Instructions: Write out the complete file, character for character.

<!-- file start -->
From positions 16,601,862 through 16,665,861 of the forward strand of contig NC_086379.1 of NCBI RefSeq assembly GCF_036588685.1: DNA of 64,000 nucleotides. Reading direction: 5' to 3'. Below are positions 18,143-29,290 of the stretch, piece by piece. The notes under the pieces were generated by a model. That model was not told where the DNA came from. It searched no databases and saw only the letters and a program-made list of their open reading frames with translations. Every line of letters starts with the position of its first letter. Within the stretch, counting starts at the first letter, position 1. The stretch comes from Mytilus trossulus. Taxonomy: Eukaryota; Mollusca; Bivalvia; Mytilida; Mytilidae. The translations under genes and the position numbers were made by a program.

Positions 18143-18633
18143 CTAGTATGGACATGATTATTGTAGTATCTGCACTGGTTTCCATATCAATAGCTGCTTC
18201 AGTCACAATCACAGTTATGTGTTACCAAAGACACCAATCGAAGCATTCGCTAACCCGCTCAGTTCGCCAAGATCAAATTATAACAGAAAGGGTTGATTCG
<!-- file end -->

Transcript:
From positions 16,601,862 through 16,665,861 of the forward strand of contig NC_086379.1 of NCBI RefSeq assembly GCF_036588685.1: DNA of 64,000 nucleotides. Reading direction: 5' to 3'. Below are positions 18,143-29,290 of the stretch, piece by piece. The notes under the pieces were generated by a model. That model was not told where the DNA came from. It searched no databases and saw only the letters and a program-made list of their open reading frames with translations. Every line of letters starts with the position of its first letter. Within the stretch, counting starts at the first letter, position 1. The stretch comes from Mytilus trossulus. Taxonomy: Eukaryota; Mollusca; Bivalvia; Mytilida; Mytilidae. The translations under genes and the position numbers were made by a program.

Positions 18143-18633
18143 CTAGTATGGACATGATTATTGTAGTATCTGCACTGGTTTCCATATCAATAGCTGCTTC
18201 AGTCACAATCACAGTTATGTGTTACCAAAGACACCAATCGAAGCATTCGCTAACCCGCTCAGTTCGCCAAGATCAAATTATAACAGAAAGGGTTGATTCG